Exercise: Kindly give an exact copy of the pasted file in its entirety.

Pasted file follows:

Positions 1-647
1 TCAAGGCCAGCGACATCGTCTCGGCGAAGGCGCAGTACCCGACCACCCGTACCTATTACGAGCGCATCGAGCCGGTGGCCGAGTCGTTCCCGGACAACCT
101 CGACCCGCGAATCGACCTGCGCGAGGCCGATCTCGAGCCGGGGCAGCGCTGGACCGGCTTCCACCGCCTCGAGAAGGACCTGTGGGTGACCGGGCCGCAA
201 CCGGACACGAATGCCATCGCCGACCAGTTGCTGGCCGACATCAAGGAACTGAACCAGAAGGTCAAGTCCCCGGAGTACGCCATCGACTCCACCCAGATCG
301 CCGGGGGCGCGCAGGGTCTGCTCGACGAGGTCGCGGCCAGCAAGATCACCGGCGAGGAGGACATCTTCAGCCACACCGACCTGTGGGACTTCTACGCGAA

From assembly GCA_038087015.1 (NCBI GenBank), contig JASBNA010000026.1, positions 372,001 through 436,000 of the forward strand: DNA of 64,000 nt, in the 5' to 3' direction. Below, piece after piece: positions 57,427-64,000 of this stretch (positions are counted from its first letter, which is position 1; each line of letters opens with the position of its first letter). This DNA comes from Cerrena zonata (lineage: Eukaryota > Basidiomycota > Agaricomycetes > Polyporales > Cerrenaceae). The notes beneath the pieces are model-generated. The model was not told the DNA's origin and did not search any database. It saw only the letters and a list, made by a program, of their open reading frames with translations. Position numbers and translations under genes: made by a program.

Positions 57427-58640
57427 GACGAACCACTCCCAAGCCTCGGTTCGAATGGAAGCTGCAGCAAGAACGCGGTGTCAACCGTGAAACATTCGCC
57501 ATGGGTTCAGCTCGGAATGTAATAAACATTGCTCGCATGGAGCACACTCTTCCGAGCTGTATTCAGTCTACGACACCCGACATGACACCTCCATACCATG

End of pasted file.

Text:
Positions 1-647
1 TCAAGGCCAGCGACATCGTCTCGGCGAAGGCGCAGTACCCGACCACCCGTACCTATTACGAGCGCATCGAGCCGGTGGCCGAGTCGTTCCCGGACAACCT
101 CGACCCGCGAATCGACCTGCGCGAGGCCGATCTCGAGCCGGGGCAGCGCTGGACCGGCTTCCACCGCCTCGAGAAGGACCTGTGGGTGACCGGGCCGCAA
201 CCGGACACGAATGCCATCGCCGACCAGTTGCTGGCCGACATCAAGGAACTGAACCAGAAGGTCAAGTCCCCGGAGTACGCCATCGACTCCACCCAGATCG
301 CCGGGGGCGCGCAGGGTCTGCTCGACGAGGTCGCGGCCAGCAAGATCACCGGCGAGGAGGACATCTTCAGCCACACCGACCTGTGGGACTTCTACGCGAA

From assembly GCA_038087015.1 (NCBI GenBank), contig JASBNA010000026.1, positions 372,001 through 436,000 of the forward strand: DNA of 64,000 nt, in the 5' to 3' direction. Below, piece after piece: positions 57,427-64,000 of this stretch (positions are counted from its first letter, which is position 1; each line of letters opens with the position of its first letter). This DNA comes from Cerrena zonata (lineage: Eukaryota > Basidiomycota > Agaricomycetes > Polyporales > Cerrenaceae). The notes beneath the pieces are model-generated. The model was not told the DNA's origin and did not search any database. It saw only the letters and a list, made by a program, of their open reading frames with translations. Position numbers and translations under genes: made by a program.

Positions 57427-58640
57427 GACGAACCACTCCCAAGCCTCGGTTCGAATGGAAGCTGCAGCAAGAACGCGGTGTCAACCGTGAAACATTCGCC
57501 ATGGGTTCAGCTCGGAATGTAATAAACATTGCTCGCATGGAGCACACTCTTCCGAGCTGTATTCAGTCTACGACACCCGACATGACACCTCCATACCATG